New York’s Community Boards act as important intermediaries between city government and local neighborhoods. But without much explicit authority, Community Boards are only as strong as their members. We’ve seen Community Boards in the city press city agencies and elected officials for funding local priorities and take a stand against overdevelopment and upzoning.
Our local Community Board — CB3 — needs new members every year to maintain this sort of advisory role in an active manner. If you are interested in taking on a role like this in our neighborhood, you can apply online for an interview with the Borough President’s office by January 21.
Sean Quinn, Assistant Commissioner for street improvement projects at NYC Department of Transportation, visited the Community Board transportation committee last night to update CB and community members on DOT’s work to solve the gridlock around Grand Street caused by car traffic heading east across the Williamsburg Bridge.
Quinn gave a short presentation outlining two possible solutions, but did not present any proposal for the committee to vote on. He suggested he would be ready to do so in two months.
Quinn first listed several small changes that have been made to improve traffic flow toward the cramped Clinton Street on-ramp to the Williamsburg Bridge, admitting that none of these changes had made any significant impact.
He then discussed two possible solutions, both of which were first presented by community members at the GSD Traffic Town Hall in January 2018:
Opening Delancey Street under the bridge to thru traffic from the FDR Drive to the bridge entrance, in order to bypass Grand Street.
Forcing Grand Street traffic past Clinton Street (to Norfolk), in order to avoid the pinch-point at Grand & Clinton.
The first suggestion, he said, had been studied more completely, and presented several big challenges, including getting NYPD and FDNY to agree to having bridge traffic pass right by their stations at Pitt and Delancey. (Quinn said that neither department had yet been contacted to get feedback.)
The second suggestion, he said, had not yet been fully explored but looked more promising from a logistics point of view — but would not be able to be implemented until construction on Norfolk was complete, perhaps two years from now.
Community members asked questions and made further suggestions for over an hour, including many that have made repeatedly over the two years that we have been pursuing a solution to the traffic problem with DOT.
District Leader Daisy Paez presented Quinn with a petition with over 1000 signatures from community members demanding a solution to the gridlock.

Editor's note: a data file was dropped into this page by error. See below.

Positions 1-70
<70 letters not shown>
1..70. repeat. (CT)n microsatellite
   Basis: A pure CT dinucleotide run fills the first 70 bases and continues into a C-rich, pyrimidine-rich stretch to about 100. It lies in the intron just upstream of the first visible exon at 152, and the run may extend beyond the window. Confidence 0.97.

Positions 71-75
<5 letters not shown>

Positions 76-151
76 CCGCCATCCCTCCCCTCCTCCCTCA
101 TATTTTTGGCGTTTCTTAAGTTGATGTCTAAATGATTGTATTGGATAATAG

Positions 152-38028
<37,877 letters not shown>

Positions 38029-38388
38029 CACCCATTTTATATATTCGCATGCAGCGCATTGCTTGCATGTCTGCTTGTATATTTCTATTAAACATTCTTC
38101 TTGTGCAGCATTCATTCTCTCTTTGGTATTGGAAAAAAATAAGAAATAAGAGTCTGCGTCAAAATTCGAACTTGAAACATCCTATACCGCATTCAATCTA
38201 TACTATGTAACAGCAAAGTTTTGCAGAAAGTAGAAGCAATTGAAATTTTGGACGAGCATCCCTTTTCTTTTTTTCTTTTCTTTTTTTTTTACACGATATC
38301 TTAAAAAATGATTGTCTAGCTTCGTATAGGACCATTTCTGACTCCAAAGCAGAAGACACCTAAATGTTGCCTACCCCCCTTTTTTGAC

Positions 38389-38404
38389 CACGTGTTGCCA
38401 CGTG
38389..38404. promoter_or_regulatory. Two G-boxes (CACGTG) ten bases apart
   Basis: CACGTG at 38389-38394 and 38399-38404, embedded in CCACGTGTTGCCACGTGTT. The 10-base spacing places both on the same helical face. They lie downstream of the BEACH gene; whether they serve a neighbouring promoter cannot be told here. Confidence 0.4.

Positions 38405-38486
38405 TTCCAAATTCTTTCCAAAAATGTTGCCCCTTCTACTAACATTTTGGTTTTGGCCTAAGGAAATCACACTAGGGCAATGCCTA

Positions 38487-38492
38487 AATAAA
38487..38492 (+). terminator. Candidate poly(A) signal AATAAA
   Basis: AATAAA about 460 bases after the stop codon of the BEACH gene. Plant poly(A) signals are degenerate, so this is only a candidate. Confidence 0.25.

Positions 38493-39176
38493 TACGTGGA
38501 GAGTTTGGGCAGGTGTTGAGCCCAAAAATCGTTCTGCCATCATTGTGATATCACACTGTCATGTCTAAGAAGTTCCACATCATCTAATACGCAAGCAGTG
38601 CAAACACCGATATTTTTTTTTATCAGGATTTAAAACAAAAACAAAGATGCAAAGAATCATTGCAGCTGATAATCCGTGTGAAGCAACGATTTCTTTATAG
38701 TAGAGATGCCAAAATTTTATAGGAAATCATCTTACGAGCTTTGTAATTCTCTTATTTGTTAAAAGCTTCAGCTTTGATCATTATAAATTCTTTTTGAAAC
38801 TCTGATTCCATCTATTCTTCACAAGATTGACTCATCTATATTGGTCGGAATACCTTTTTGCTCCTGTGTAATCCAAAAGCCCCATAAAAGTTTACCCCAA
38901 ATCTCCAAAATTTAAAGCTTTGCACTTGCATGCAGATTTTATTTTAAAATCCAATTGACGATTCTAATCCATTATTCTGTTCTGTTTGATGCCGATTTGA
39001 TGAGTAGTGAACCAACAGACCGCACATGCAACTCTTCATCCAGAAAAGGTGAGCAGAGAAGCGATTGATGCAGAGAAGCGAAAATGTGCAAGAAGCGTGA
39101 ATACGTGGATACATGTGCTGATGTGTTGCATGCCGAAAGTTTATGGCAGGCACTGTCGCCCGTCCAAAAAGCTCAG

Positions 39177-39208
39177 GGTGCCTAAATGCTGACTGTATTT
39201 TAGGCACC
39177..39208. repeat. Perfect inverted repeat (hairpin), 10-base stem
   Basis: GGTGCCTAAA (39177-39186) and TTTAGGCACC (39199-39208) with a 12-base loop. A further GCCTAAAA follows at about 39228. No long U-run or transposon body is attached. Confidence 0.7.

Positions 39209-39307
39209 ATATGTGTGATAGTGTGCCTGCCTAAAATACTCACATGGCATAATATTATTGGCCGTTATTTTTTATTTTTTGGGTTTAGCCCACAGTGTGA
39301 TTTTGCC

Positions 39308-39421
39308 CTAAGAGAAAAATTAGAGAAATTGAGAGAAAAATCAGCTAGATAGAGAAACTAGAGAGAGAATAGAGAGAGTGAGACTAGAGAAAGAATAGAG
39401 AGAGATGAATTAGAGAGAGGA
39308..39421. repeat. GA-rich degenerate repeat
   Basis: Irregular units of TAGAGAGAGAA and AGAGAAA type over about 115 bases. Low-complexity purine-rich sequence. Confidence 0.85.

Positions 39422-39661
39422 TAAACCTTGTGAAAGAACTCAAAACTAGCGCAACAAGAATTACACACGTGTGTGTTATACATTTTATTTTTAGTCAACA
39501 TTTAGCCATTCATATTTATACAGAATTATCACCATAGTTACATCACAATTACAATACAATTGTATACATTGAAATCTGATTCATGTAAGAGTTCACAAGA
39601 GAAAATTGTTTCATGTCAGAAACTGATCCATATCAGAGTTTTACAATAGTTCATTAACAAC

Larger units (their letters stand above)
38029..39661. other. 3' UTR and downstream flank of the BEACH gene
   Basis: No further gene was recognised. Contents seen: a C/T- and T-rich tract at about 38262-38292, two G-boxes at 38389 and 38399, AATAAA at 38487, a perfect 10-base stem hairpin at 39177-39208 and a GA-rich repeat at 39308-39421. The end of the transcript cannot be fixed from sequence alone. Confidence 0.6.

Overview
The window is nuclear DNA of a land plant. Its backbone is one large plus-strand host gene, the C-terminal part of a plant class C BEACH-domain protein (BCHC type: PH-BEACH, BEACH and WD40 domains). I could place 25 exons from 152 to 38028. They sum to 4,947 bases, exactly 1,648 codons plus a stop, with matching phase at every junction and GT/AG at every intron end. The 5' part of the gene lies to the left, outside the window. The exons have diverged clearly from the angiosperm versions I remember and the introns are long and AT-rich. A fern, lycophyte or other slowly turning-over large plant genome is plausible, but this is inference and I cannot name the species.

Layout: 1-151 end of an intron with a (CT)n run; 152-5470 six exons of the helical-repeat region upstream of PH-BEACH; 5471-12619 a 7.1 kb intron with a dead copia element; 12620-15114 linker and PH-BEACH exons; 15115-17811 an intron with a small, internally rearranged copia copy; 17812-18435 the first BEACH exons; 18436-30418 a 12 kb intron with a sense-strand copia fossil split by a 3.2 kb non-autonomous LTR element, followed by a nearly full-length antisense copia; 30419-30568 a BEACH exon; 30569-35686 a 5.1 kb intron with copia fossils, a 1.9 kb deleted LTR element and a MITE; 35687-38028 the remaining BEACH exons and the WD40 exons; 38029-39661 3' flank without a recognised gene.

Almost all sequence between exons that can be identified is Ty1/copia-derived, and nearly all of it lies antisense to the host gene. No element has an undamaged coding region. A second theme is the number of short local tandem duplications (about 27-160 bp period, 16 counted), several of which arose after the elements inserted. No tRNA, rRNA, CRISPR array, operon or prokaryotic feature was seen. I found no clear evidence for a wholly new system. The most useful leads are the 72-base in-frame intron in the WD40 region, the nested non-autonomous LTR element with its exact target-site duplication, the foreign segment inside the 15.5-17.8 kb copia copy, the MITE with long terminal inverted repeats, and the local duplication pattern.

We’ve been at this for a couple of years, but we still haven’t seen a reasonable response from NYC Department of Transportation to address the traffic madness on Grand Street, Clinton Street, and East Broadway. Tuesday’s meeting at Community Board 3 is the next chance for us to raise our voices. Please join us!
Tuesday, December 10, 6:30 pm Dale Jones Burch Neighborhood Center at Henry Street Settlement 269 Henry Street CB3 Transportation, Public Safety, & Environment Committee
DOT has promised to release data from traffic studies, and to respond to suggestions made by community members at our Town Hall back in 2018. We need to come out in strength to this Community Board meeting to hold them to their word.
In addition, please sign this petition, started by District Leader Daisy Paez, that we are proud to co-sponsor. Petitions will be presented to DOT Commissioner Polly Trottenberg and DOT Manhattan Commissioner Ed Pincar.
On Thursday, the City Council approved the East Side Coastal Resiliency Project unanimously; typically Council Members defer on Land Use bills to the representatives from the affected communities, which in this case meant Carlina Rivera, Margaret Chin, and Keith Powers.
For the last seven years, I have watched our community’s slow and painful recovery from the physical and emotional damage Superstorm Sandy wreaked on all of us. We are lucky that we haven’t seen a storm as bad as Sandy since then, but our good fortune has allowed many of us to forget just how vulnerable our coastal communities are to catastrophic destruction. But we know that as climate change accelerates we will face more intense storms, flooding, and destruction.
Today we voted to approve the East Side Coastal Resiliency Project (ESCR) that will not only provide real protections, but also address decades of environmental inaction from our government and provide a park that will be enjoyed by future generations, not just the current one.
Over a year ago, I moved forward with negotiations thinking of the many injustices our community has faced, from the FDR Drive built by Robert Moses with no concept of its environmental impacts, the lead lined apartments in our NYCHA campuses that have still not been repaired, and the mold in so many of our buildings that was exacerbated after the waters of Hurricane Sandy flooded our homes.